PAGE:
A naked man was taken into custody by police on Monday after allegedly parading around Terminal C at Dallas-Fort Worth International Airport without a stitch of clothing on.
Airport police made contact with the man near TGI Fridays at around 10:15 p.m. on September 18. He will be given a mental health evaluation, according to CBS News Texas.
A video taken by a bystander showed the man calmly strolling around naked, unfazed by those around him.
Once posted, the video garnered considerable attention on social media and had received over 1.1 million views by the morning of September 20, according to WFAA.
The onlooker recording the revealing walk can be heard exclaiming, “There’s a naked guy in the airport.” Acknowledging the comment, the unidentified man turns and points with a confirming remark and a smile.
“My man,” responded the onlooker.
However, a woman’s voice can also be heard admonishing the onlooker for recording the incident.
This peculiar happening joins a growing list of recent uncommon events in Texas airports.
For instance, in July, an incident on an American Airlines flight out of DFW Airport went viral, as reported in The Dallas Express.
Tiffany Gomas, 38, had an outburst onboard that included shouting, “that motherf****r back there is not real” at fellow passengers. The incident resulted in Gomas being escorted off the plane and issued a verbal criminal trespass notice.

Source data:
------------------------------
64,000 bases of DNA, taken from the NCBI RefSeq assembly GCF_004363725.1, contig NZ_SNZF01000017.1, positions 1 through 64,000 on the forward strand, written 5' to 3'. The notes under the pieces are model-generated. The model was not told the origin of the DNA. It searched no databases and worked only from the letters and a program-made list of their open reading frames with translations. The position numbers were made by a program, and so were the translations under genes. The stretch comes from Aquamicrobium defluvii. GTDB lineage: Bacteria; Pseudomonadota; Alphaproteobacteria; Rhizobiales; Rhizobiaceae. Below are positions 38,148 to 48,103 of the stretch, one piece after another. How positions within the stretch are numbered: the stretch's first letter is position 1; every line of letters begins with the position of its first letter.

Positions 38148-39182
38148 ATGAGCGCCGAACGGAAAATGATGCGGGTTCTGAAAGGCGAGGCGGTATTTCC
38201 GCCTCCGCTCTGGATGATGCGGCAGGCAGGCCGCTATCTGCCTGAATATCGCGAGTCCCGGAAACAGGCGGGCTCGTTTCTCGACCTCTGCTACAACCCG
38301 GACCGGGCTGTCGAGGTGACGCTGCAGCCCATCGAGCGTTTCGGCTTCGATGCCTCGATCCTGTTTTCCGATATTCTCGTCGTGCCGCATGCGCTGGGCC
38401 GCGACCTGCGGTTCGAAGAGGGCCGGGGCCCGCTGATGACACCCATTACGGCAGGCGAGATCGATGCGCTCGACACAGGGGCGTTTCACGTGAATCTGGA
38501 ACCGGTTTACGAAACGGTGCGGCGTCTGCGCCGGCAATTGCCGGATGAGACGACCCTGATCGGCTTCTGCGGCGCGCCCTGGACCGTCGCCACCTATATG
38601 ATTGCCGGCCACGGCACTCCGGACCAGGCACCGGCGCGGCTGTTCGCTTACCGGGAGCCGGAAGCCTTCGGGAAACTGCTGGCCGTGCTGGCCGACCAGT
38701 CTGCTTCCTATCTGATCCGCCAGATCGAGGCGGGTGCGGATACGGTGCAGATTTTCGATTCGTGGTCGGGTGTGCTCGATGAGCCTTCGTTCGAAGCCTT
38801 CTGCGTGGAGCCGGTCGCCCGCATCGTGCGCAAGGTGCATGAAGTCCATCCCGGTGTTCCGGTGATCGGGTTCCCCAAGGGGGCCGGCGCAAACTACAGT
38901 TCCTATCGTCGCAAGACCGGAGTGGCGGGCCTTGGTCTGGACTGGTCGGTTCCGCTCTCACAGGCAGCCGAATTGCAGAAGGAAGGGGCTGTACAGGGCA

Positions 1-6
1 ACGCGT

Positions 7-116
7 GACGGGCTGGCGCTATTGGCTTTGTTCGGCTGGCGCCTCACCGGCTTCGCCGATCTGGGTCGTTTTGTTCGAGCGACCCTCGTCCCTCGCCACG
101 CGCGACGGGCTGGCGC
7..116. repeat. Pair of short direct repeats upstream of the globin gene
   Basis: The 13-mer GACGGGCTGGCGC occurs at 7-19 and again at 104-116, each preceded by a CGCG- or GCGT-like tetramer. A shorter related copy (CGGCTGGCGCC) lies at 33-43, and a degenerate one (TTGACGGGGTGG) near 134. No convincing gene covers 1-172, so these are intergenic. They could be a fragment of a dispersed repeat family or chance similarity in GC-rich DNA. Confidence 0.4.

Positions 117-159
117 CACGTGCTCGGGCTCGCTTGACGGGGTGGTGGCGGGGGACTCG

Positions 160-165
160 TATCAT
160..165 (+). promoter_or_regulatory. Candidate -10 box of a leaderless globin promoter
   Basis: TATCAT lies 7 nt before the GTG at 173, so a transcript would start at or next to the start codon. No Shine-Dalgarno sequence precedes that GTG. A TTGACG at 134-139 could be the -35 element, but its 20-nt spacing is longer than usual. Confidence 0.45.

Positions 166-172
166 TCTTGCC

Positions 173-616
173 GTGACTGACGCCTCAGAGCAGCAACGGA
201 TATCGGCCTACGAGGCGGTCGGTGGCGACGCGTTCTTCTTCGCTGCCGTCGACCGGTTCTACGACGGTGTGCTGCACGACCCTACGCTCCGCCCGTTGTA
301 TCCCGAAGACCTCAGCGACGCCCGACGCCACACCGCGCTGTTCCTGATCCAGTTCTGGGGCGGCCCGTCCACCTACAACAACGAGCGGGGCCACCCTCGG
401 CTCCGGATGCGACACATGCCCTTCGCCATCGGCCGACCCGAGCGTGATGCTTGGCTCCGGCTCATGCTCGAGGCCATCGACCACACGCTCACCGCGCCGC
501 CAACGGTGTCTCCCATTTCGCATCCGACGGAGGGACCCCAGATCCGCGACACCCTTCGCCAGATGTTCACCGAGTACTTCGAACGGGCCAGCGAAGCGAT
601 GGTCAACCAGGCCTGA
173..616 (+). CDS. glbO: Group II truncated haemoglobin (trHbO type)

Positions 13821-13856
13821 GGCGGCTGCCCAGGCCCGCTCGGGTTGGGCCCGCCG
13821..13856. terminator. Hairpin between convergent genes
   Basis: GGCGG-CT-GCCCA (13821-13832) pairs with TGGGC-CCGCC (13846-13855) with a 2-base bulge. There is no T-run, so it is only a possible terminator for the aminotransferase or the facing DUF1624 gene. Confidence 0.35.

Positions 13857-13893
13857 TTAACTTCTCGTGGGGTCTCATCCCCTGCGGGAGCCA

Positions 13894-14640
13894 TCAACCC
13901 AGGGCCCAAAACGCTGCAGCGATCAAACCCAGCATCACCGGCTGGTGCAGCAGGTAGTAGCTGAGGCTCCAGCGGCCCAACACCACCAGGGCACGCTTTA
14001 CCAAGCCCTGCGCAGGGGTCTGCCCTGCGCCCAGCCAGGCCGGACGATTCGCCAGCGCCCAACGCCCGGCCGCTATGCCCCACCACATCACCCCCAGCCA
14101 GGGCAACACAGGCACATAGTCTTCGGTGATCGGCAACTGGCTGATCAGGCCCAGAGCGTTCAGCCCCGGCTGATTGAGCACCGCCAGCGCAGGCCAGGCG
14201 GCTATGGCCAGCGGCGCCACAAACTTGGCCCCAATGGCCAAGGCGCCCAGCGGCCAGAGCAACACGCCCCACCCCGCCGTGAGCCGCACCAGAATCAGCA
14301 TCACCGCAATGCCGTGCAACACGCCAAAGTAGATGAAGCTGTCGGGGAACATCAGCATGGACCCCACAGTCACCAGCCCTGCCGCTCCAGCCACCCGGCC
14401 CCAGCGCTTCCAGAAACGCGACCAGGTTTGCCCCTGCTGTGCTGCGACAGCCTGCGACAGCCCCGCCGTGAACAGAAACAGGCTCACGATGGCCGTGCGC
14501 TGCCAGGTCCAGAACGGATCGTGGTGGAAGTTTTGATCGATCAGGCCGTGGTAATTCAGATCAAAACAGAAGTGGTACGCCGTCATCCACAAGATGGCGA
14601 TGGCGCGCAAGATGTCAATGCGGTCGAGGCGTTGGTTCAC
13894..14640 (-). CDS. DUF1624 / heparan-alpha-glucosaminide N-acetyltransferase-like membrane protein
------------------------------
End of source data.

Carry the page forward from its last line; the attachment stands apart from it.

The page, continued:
Gomas later apologized for the outburst in a video, saying that her being dubbed the “crazy plane lady” had been totally warranted.
Although being nude isn’t necessarily against the law, indecent exposure — defined as showing the genitals or the anus to someone who would be offended by this act — is prohibited under Texas Penal Code.
Depending on intent, the offense is typically prosecuted as a Class B misdemeanor, punishable by no more than 180 days in jail and a fine of up to $2,000.
It could also lead to a possible sex offender registration, which could severely limit a person’s ability to find employment, housing, and more for 10 years. However, those facing their very first conviction for indecent exposure commonly are not required to register as a sex offender.
In Dallas, the number of sex crimes logged by the authorities since the start of the year is 550, a 1.5% increase from the year before. Most of these offenses have been rape, followed by fondling.